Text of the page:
As crazy as this sounds, not everyone loves dividends as much as I do.
Some people have even suggested that I suffer from a case of DTV – dividend tunnel vision. By focusing on dividend stocks, they say, I miss out on all the fast-growing companies that don't pay a dividend but generate big capital gains.
Others have said that, because dividend stocks are concentrated in a handful of sectors, the strategy can lead to poor diversification. Still others have pointed out that dividend stocks often struggle when interest rates rise.
So, first, let me respond to these critics by saying … I agree with you. To an extent.
As much as I love dividend investing – and I'll outline all the reasons why in a moment – it isn't perfect. Nor is it the only investing strategy that works. Heck, I'm in third place in the Strategy Lab rankings behind the growth and value portfolios, which are obviously doing a lot of things right.
As for the specific criticisms, one oft-cited drawback of owning dividend stocks – which tend to be mature, established companies – is that the odds of hitting a home run are greatly diminished. But that's okay. I'm happy to hit lots of singles and doubles.
It's also true that dividend stocks in Canada tend to be concentrated in sectors such as utilities, pipelines and power generation that are susceptible to rising interest rates. This is also not a deal-breaker for me by any means.
One way to counter concentration and interest-rate risk – and the method I use personally – is to supplement my dividend holdings with diversified exchange-traded funds that provide exposure to cyclical sectors such as resources and industrials. Some investors prefer to use index funds for their entire portfolio, and I have no problem with that.
But for me, the benefits of dividend investing far outweigh the drawbacks. Here are five reasons that dividend stocks are still a great choice for people who want to build wealth over the long run.
Dividends are fun
Fun? Yes, fun. Maybe I'm easily amused, but seeing a dividend land in my account – or, better yet, getting a dividend increase – is more entertaining than a trip to Disney World. I could do it all day long. What's more, every dividend payment and increase acts as a reward for sticking with the strategy. In Psychology 101, it's called "positive reinforcement." And it is one of the key reasons that dividend investors are able to stay committed to the cause over the long run, whether the market goes up, down or sideways.
Dividends are easy to understand
Dividend investing is such a simple concept, even a kid operating a lemonade stand can understand it. As I explained to my daughter last summer: "Say you spend $1 to buy a can of frozen lemonade that brings in $2.50 in sales. You'll make a profit of $1.50. You can then use $1 of that profit to buy another can of frozen lemonade – that's called reinvesting in your business – and pay yourself a dividend of 50 cents with what's left over." My kids just love it when I talk about dividends!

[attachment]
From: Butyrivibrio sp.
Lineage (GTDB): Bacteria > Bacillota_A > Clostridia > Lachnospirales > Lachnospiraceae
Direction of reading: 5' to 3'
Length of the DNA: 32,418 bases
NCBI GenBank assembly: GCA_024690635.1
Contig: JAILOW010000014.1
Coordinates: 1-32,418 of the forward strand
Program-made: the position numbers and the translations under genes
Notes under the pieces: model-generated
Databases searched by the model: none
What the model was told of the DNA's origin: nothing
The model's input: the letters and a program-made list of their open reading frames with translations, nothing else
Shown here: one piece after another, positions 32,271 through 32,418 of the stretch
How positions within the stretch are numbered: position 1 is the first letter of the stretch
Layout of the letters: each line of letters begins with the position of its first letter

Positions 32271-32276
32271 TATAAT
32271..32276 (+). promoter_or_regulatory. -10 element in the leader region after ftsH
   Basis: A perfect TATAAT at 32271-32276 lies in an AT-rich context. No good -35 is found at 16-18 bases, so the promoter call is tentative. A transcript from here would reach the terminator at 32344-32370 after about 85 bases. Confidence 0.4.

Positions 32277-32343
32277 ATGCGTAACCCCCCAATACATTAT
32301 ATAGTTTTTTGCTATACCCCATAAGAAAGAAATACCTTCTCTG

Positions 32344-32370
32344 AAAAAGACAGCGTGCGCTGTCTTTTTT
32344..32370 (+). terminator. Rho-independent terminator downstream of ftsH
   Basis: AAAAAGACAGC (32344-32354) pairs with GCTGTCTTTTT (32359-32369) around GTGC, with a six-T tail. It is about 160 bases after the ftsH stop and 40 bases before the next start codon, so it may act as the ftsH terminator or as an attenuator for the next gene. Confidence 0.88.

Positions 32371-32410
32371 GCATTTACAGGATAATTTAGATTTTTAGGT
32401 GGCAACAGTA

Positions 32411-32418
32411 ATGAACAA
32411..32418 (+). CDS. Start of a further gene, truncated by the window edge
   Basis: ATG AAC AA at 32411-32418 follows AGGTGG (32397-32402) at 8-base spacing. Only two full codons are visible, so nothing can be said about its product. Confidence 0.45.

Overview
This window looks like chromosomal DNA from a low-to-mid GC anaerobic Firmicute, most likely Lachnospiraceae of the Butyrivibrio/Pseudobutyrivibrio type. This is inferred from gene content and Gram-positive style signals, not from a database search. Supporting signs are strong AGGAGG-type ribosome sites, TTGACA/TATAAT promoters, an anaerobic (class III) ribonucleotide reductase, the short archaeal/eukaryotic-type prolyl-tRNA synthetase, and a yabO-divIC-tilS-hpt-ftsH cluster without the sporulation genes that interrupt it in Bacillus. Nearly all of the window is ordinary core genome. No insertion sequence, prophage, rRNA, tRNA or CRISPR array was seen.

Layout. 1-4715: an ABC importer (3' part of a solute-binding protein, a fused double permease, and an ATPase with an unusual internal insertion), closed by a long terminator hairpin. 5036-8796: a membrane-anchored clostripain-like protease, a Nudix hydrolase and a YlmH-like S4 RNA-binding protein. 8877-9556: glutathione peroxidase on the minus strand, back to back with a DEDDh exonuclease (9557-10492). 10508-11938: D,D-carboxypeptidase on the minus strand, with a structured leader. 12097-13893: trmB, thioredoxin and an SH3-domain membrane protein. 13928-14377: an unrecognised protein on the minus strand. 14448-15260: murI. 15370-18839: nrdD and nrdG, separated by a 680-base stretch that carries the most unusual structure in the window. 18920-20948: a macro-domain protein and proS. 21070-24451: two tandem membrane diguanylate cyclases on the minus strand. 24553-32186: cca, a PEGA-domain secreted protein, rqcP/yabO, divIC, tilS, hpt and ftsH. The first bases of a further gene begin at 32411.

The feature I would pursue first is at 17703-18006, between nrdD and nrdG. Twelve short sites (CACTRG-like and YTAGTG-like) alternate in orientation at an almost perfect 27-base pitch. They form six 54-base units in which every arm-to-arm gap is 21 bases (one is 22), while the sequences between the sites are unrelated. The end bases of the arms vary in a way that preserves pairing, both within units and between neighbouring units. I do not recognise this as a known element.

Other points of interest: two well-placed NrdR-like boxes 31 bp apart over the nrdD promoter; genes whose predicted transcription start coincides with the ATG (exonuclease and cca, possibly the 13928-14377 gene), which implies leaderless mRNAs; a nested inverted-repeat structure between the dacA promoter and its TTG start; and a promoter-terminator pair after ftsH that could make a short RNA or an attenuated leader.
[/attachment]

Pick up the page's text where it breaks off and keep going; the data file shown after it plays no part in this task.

Dividends are tax-friendly
Thanks to the dividend tax credit, dividends are taxed less heavily than interest or other income. For example, if you live in Ontario and have taxable income of $100,000, the marginal tax rate on eligible dividends is just 25.4 per cent, compared with 43.4 per cent for other income. At lower income levels, the marginal tax rate on dividends can be in the single digits – or even negative. The government won't send you a cheque for the negative tax, but you can use it to offset your other taxes owing. (To find dividend tax rates in your province, check out taxtips.ca).
Rising dividends combat inflation
With a bond or guaranteed investment certificate, your income is fixed over the life of the security. But with dividend stocks that regularly raise their payouts, your income grows over time. That's important because inflation would otherwise eat away at your purchasing power. Since I started my Strategy Lab model dividend portfolio in September, 2012, I have received 57 dividend increases and my annual income has grown by 70 per cent, which also reflects the impact of dividend reinvestment and a falling loonie. (For the record, I'm not suggesting people abandon bonds and GICs, which still have a role to play in a diversified portfolio.)
Dividend stocks deliver
According to Ned Davis Research, since 1972 dividend-growing stocks on the S&P 500 posted compound annualized total returns of 9.7 per cent. That compares with 7.1 per cent for stocks that maintained their dividends and 2.2 per cent for those that paid no dividends at all. As the old saying goes, past returns are no guarantee of future performance, but those are not the sorts of numbers I want to bet against.